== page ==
Posted on February 9, 2023

How Diversity Statements Have Become Faculty Litmus Tests at US Colleges

Jeremiah Poff, Washington Examiner, February 6, 2023

The proliferation of diversity, equity, and inclusion statements by universities across the country in faculty hiring is raising alarm bells among free speech advocates who say the practice is nothing short of an ideological litmus test.

recent report from the Goldwater Institute found that 80% of job postings for Arizona’s public universities required applicants to submit a statement detailing their commitment to diversity, equity, and inclusion. The findings built on a 2021 report from the American Enterprise Institute that revealed at least 20% of faculty positions required a diversity statement, which the authors estimated was likely an undercount.


But pinpointing exactly when and how DEI statements became so prevalent is a difficult task, said Jonathan Butcher, an education expert at the conservative Heritage Foundation.

Butcher, who contributed to the Goldwater Institute report, told the Washington Examiner that DEI statements are the latest expression of critical theory in the higher education ecosystem. The increasing prevalence of such statements, Butcher said, is a testament to what universities see as the goal of their institutions.


Butcher pointed to the University of Pennsylvania as one of the most egregious examples of what universities expect from diversity statements. The school’s website provides a step-by-step guide on how to write an “effective” statement.

In addition to directing applicants to describe what diversity means to them, the how-to guide says an applicant’s “experiences working with diverse populations will themselves be diverse” and lists “service experience” with minorities and other groups as an example of information that should be included.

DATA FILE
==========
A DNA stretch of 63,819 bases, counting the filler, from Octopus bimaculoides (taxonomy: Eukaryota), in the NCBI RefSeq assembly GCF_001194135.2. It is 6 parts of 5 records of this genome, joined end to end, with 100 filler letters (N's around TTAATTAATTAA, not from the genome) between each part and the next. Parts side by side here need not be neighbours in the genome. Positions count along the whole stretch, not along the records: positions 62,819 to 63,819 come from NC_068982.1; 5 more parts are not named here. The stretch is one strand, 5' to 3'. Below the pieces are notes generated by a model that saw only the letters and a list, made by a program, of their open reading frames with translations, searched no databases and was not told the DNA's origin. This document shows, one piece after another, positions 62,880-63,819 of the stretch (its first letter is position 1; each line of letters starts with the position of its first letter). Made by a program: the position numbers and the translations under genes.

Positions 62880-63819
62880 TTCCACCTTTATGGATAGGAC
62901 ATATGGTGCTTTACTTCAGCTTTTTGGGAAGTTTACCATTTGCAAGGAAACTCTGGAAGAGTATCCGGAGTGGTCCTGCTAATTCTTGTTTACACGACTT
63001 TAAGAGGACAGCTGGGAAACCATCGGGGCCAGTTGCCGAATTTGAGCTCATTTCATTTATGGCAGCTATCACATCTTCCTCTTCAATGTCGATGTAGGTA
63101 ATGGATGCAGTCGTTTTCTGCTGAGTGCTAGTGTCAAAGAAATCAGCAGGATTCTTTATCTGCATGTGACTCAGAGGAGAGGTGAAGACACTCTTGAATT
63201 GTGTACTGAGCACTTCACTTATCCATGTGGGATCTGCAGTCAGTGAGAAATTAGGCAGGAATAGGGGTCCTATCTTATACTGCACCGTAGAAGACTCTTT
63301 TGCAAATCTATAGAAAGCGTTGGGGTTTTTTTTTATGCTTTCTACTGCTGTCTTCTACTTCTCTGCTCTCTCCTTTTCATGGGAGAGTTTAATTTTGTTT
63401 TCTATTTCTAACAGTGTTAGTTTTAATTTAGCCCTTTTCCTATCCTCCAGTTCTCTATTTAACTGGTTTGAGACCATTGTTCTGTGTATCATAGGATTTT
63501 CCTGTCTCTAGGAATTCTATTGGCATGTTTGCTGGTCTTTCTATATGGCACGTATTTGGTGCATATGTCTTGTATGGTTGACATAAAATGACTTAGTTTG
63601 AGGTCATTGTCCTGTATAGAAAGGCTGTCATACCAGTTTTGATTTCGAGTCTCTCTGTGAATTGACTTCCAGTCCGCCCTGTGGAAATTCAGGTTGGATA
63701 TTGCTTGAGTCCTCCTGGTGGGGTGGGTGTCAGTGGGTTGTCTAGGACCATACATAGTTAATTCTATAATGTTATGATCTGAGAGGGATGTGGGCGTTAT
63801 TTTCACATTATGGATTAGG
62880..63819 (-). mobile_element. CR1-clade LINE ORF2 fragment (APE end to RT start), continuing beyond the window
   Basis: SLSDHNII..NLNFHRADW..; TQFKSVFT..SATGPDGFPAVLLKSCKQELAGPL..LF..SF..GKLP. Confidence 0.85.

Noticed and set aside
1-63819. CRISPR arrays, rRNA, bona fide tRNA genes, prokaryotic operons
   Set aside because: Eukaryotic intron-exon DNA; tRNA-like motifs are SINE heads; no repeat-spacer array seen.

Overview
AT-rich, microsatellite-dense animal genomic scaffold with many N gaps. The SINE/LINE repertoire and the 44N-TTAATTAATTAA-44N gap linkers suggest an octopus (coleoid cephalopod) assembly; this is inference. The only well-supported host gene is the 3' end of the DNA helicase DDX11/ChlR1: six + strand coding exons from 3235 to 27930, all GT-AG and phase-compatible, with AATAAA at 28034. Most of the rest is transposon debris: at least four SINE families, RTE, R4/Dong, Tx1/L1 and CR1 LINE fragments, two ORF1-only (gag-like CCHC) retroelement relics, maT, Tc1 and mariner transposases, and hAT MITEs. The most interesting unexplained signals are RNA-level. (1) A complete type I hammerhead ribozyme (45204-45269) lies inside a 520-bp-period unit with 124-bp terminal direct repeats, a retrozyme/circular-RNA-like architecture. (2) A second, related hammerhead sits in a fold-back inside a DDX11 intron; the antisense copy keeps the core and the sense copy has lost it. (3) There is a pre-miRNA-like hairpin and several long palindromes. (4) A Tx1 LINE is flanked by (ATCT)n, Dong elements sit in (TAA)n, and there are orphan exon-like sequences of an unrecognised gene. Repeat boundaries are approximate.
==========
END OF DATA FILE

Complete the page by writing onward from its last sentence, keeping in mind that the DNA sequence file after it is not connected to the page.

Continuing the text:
{snip} Heritage’s Butcher sees multiple ways for the government to step in and abolish the DEI litmus tests.

“Public institutions should not be allowed to use a DEI statement as a way of weeding an applicant out,” he said. “Public money should not be used to fund DEI offices, in public school districts or on college campuses.”

“There are two main reasons for that,” Butcher continued. “One is that the actions of these offices promote or contribute to racial discrimination. They contribute to discriminatory treatment in the form of affirmative action, in the form of bias response teams in the form of these DEI statements to hire employees. And then for two, hundreds of studies have looked at the effects on participants in these programs and find that it doesn’t change their behavior; it doesn’t change their attitudes. And in some cases, it can even create resentment through the course of DEI trainings.”